Brown’s raid on the federal armoury at Harper’s Ferry was an insurrection in the full sense of the term. He was serious enough about overthrowing the US Constitution that he even wrote a provisional one of his own. This has not stopped him from being canonised by Emerson and liberals to this day.
The fools who stormed the Capitol a year ago were not killers like Brown, nor even armed like Shays. They had no plan, and if their presence in the Capitol had intimidated Congress into trying to throw out the Electoral College’s results, that would not have sufficed to keep Donald Trump in office. There would have been riots in every major city, as one tumult checked another. Thomas Jefferson and John Brown both would have understood that.
The Constitution was devised in 1787 in part to forestall further insurrections like Shays’. But the Constitution was never simply democratic — it gave representation to localities, not just numbers. Capital-D Democrats who reject this bedrock principle today are short-sighted revolutionaries, weakening the barriers that force our parties to seek broad national support, not just supermajorities in population centres. The country can only remain united yet free if the parties make serious efforts to win support, and legitimacy, outside of their favoured hunting grounds. The transformation of the 2020 election into a protracted, impersonal survey of voters — who cast their ballots on different days, from different places than the usual polling stations, with results trickling in at irregular times — fatally undercut millions of voters’ already dwindling confidence in the system.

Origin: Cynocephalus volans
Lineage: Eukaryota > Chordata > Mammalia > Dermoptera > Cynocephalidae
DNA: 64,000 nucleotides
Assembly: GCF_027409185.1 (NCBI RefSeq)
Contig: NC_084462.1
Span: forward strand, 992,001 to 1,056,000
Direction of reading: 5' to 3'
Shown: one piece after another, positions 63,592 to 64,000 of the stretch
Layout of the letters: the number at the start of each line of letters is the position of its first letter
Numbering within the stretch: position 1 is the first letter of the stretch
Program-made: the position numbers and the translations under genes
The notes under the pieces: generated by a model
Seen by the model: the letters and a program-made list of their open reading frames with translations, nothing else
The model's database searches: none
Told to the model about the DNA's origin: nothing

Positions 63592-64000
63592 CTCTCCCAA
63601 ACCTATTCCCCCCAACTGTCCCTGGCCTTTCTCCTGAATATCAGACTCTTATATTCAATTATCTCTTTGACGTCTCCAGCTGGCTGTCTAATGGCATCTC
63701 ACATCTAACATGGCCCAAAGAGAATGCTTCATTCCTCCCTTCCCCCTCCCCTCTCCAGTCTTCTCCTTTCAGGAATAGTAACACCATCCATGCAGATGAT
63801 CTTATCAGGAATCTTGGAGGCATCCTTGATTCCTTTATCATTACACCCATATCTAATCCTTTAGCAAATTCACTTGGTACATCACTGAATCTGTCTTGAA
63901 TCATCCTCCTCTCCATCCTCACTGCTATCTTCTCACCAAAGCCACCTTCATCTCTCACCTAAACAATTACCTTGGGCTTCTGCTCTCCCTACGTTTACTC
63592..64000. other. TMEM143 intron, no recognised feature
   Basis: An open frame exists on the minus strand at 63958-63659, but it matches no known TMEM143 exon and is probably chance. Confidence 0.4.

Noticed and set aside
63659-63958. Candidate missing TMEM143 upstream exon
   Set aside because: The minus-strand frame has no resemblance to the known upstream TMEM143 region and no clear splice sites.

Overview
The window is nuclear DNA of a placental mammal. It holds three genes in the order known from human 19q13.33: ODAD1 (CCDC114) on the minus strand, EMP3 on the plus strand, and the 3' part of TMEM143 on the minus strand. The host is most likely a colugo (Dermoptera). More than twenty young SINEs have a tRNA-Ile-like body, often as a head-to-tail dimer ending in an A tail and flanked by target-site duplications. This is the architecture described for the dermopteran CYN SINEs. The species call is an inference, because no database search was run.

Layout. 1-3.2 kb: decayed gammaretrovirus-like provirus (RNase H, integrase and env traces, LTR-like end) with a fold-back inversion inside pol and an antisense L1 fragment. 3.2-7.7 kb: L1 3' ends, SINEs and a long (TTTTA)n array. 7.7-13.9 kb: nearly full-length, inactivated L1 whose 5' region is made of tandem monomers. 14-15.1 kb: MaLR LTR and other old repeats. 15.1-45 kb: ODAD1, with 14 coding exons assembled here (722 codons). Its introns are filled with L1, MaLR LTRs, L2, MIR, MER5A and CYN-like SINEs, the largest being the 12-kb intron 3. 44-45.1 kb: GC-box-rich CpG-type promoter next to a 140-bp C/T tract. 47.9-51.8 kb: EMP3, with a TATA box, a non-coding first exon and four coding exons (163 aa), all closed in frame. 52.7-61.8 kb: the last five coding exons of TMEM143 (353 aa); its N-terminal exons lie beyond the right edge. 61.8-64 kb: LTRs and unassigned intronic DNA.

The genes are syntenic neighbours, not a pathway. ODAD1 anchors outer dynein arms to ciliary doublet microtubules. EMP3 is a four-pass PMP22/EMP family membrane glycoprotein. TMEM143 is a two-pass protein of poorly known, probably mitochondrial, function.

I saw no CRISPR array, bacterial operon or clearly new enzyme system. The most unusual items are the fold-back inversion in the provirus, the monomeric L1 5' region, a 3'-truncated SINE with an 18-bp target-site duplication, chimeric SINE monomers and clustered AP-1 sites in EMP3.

The January 6 riot was an alarm, just like Shays’ was. The remedy is not to further separate the rulers from the ruled — meaning Congress from the people and the electoral winners from the losers (as well as the opinion elite from those unrepresented in the mainstream media) — but to show that the rulers wield their authority on behalf of everyone, even the deplorables.
Jefferson may have gone too far in excusing the violence of Shays, but he was right to recognise it as symptomatic of a disease that could not be cured by punishment. Perhaps President Biden can take a lesson from Jefferson and lead in a way that extinguishes rather than inflames these divisions. Daniel Shays was pardoned. Dare Joe Biden pardon the likes of the Q Shaman?